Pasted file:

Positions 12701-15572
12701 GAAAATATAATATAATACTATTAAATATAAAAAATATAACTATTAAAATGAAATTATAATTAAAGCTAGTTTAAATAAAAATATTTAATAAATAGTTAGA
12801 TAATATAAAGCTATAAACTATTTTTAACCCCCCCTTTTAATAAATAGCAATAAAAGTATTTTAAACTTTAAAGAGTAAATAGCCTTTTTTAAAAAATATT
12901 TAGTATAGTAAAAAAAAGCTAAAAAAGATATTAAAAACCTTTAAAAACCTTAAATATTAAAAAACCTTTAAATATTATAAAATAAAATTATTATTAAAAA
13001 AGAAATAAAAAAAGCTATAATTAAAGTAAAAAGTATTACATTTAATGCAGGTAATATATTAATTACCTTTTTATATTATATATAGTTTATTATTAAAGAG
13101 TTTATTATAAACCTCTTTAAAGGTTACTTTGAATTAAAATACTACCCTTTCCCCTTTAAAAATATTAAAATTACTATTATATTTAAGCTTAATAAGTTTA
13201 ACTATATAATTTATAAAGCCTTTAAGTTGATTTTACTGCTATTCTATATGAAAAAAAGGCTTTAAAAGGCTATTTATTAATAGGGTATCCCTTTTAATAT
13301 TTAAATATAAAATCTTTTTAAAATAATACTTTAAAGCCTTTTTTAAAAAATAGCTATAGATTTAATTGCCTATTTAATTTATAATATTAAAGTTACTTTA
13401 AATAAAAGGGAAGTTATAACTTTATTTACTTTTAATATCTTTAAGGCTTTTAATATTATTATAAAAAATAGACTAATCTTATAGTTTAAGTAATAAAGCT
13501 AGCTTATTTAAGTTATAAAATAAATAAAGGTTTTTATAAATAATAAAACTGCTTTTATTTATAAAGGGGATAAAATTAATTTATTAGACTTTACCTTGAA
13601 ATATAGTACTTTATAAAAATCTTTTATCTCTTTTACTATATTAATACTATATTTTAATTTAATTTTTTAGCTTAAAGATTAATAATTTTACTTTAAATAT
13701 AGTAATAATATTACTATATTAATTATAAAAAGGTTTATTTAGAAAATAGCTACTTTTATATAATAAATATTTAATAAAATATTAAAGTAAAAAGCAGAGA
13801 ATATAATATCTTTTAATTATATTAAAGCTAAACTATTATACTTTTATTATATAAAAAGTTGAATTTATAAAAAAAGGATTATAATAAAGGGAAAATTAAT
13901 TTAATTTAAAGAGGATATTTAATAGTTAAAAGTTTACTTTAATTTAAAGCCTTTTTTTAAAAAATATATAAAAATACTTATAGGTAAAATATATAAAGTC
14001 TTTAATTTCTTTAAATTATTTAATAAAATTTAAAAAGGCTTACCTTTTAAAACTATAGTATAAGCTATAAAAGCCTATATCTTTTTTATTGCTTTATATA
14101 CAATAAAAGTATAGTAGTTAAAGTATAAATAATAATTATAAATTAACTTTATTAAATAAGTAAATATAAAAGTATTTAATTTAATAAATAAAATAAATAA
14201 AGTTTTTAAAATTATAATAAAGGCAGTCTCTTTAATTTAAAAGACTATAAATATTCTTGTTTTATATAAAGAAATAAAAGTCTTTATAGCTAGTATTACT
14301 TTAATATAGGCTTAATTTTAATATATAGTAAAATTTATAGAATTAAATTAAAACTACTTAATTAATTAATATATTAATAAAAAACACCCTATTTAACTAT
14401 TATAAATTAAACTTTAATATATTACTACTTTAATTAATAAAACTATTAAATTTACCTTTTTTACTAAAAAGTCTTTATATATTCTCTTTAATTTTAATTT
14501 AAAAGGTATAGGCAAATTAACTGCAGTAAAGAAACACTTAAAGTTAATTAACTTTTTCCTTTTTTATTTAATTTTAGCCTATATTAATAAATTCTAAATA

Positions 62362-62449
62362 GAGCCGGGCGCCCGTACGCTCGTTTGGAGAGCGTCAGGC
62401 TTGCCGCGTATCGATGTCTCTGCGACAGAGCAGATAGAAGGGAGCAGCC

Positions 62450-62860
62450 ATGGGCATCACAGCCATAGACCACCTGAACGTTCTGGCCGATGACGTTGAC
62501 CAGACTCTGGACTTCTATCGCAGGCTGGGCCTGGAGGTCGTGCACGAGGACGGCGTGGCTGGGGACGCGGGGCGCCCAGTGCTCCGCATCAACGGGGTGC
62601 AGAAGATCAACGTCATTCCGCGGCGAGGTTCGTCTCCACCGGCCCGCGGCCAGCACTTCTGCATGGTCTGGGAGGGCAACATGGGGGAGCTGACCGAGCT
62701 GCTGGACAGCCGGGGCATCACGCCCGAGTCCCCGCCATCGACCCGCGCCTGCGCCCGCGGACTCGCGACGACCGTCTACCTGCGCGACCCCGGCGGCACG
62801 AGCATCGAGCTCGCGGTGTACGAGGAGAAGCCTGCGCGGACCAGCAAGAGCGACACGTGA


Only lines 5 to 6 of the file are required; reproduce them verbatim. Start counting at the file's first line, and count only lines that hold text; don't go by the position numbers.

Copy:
13001 AGAAATAAAAAAAGCTATAATTAAAGTAAAAAGTATTACATTTAATGCAGGTAATATATTAATTACCTTTTTATATTATATATAGTTTATTATTAAAGAG
13101 TTTATTATAAACCTCTTTAAAGGTTACTTTGAATTAAAATACTACCCTTTCCCCTTTAAAAATATTAAAATTACTATTATATTTAAGCTTAATAAGTTTA